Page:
First, the format of the book. It is a short paper of 127 pages, plus 40 pages of glossary, appendices, references and index. I eventually found the name of the publisher, Sebtel Press, but for a while thought the book was self-produced. While the LaTeX output is fine and the (Matlab) graphs readable, pictures are not of the best quality and the display editing is minimal in that there are several huge white spaces between pages. Nothing major there, obviously, it simply makes the book look like course notes, but this is in no way detrimental to its potential appeal. (I will not comment on the numerous appearances of Bayes’ alleged portrait in the book.)
“… (on average) the adjusted value θ^{MAP} is more accurate than θ^{MLE}.” (p.82)
Bayes’ Rule has the interesting feature that, in the very first chapter, after spending a rather long time on Bayes’ formula, it introduces Bayes factors (p.15). With the somewhat confusing choice of calling the prior probabilities of hypotheses marginal probabilities. Even though they are indeed marginal given the joint, marginal is usually reserved for the sample, as in marginal likelihood. Before returning to more (binary) applications of Bayes’ formula for the rest of the chapter. The second chapter is about probability theory, which means here introducing the three axioms of probability and discussing geometric interpretations of those axioms and Bayes’ rule. Chapter 3 moves to the case of discrete random variables with more than two values, i.e. contingency tables, on which the range of probability distributions is (re-)defined and produces a new entry to Bayes’ rule. And to the MAP. Given this pattern, it is not surprising that Chapter 4 does the same for continuous parameters. The parameter of a coin flip. This allows for discussion of uniform and reference priors. Including maximum entropy priors à la Jaynes. And bootstrap samples presented as approximating the posterior distribution under the “fairest prior”. And even two pages on standard loss functions. This chapter is followed by a short chapter dedicated to estimating a normal mean, then another short one on exploring the notion of a continuous joint (Gaussian) density.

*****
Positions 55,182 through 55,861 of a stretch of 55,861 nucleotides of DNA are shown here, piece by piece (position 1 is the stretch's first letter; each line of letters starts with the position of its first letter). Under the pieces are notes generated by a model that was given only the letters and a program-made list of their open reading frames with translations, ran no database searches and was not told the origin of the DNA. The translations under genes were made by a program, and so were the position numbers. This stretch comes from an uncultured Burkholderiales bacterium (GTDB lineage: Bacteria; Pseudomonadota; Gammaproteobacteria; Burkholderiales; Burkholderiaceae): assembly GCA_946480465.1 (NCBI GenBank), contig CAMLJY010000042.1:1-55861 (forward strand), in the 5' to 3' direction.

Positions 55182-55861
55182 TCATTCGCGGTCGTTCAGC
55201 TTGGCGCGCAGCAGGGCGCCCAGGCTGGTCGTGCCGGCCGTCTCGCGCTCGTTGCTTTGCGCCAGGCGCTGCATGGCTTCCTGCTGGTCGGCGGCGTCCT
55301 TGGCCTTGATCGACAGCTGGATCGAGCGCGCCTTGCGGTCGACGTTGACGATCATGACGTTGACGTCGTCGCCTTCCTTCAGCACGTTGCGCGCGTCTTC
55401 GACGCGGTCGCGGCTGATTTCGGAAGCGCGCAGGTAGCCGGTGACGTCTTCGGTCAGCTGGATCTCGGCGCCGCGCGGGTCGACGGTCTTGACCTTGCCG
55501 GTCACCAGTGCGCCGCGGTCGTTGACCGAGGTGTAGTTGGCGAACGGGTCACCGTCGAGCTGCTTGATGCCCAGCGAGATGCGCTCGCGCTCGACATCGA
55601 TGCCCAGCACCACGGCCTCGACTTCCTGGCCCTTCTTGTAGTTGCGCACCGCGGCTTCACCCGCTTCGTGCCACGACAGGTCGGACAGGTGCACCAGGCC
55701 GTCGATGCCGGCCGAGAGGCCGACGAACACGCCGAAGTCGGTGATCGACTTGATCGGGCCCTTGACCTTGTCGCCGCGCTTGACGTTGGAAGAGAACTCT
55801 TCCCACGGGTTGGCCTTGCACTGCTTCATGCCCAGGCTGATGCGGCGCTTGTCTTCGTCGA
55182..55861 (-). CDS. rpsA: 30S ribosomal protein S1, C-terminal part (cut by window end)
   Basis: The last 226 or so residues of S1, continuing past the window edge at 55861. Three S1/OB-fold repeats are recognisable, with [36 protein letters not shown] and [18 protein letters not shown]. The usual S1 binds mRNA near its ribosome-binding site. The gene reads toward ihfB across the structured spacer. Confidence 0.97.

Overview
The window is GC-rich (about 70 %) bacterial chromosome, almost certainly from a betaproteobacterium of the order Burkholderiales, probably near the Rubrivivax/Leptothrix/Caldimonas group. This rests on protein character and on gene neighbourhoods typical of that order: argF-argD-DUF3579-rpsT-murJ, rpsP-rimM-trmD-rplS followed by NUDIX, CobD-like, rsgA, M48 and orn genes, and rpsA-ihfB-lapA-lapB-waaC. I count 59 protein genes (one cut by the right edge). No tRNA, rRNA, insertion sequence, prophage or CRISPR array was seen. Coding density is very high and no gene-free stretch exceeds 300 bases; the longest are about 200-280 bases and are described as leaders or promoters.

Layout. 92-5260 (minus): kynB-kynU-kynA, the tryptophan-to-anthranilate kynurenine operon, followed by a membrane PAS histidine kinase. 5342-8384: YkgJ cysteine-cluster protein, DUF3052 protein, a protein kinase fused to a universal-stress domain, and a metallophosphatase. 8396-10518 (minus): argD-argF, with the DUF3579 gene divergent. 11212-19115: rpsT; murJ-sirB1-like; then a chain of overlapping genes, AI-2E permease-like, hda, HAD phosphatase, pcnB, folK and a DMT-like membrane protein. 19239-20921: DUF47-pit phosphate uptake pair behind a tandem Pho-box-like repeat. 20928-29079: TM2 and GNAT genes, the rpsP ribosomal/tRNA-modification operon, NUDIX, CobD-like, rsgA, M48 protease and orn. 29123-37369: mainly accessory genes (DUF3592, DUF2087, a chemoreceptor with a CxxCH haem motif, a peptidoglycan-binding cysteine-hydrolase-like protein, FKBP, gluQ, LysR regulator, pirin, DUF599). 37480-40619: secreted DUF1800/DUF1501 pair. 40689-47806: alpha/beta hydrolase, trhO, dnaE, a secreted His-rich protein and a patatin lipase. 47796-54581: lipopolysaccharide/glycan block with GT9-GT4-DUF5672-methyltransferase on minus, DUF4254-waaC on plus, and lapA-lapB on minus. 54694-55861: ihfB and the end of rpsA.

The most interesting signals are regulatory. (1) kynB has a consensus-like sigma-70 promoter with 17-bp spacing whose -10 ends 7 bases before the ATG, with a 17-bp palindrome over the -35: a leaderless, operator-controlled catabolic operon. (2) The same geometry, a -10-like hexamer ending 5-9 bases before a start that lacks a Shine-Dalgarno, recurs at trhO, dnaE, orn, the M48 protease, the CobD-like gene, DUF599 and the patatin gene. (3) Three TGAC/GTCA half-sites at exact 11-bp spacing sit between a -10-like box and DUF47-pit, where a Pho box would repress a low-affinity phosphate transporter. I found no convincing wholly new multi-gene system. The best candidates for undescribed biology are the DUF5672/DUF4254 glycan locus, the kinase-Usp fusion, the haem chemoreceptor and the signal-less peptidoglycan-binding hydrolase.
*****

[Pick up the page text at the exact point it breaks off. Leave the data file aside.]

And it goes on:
“To some people the word Bayesian is like a red rag to a bull.” (p.119)
Bayes’ Rule concludes with a chapter entitled Bayesian wars. A rather surprising choice, given the intended audience. Which is rather bound to confuse this audience… The first part is about probabilistic ways of representing information, leading to subjective probability. The discussion goes on for a few pages to justify the use of priors but I find completely unfair the argument that because Bayes’ rule is a mathematical theorem, it “has been proven to be true”. It is indeed a maths theorem, however that does not imply that any inference based on this theorem is correct! (A surprising parallel is Kadane’s Principles of Uncertainty with its anti-objective final chapter.)
All in all, I remain puzzled after reading Bayes’ Rule. Puzzled by the intended audience, as contrary to other books I recently reviewed, the author does not shy away from mathematical notations and concepts, even though he proceeds quite gently through the basics of probability. Therefore, potential readers need some modicum of mathematical background that some students may miss (although it actually corresponds to what my kids would have learned in high school). It could thus constitute a soft entry to Bayesian concepts, before taking a formal course on Bayesian analysis. Hence doing no harm to the perception of the field.
]]>_________________________________________________________________
Problem A
Let be a random variable with the density function where . For each realized value , the conditional variable is uniformly distributed over the interval , denoted symbolically by . Obtain solutions for the following:
_________________________________________________________________
Problem B
Let be a random variable with the density function where . For each realized value , the conditional variable is uniformly distributed over the interval , denoted symbolically by . Obtain solutions for the following:
_________________________________________________________________
Discussion of Problem A
Problem A-1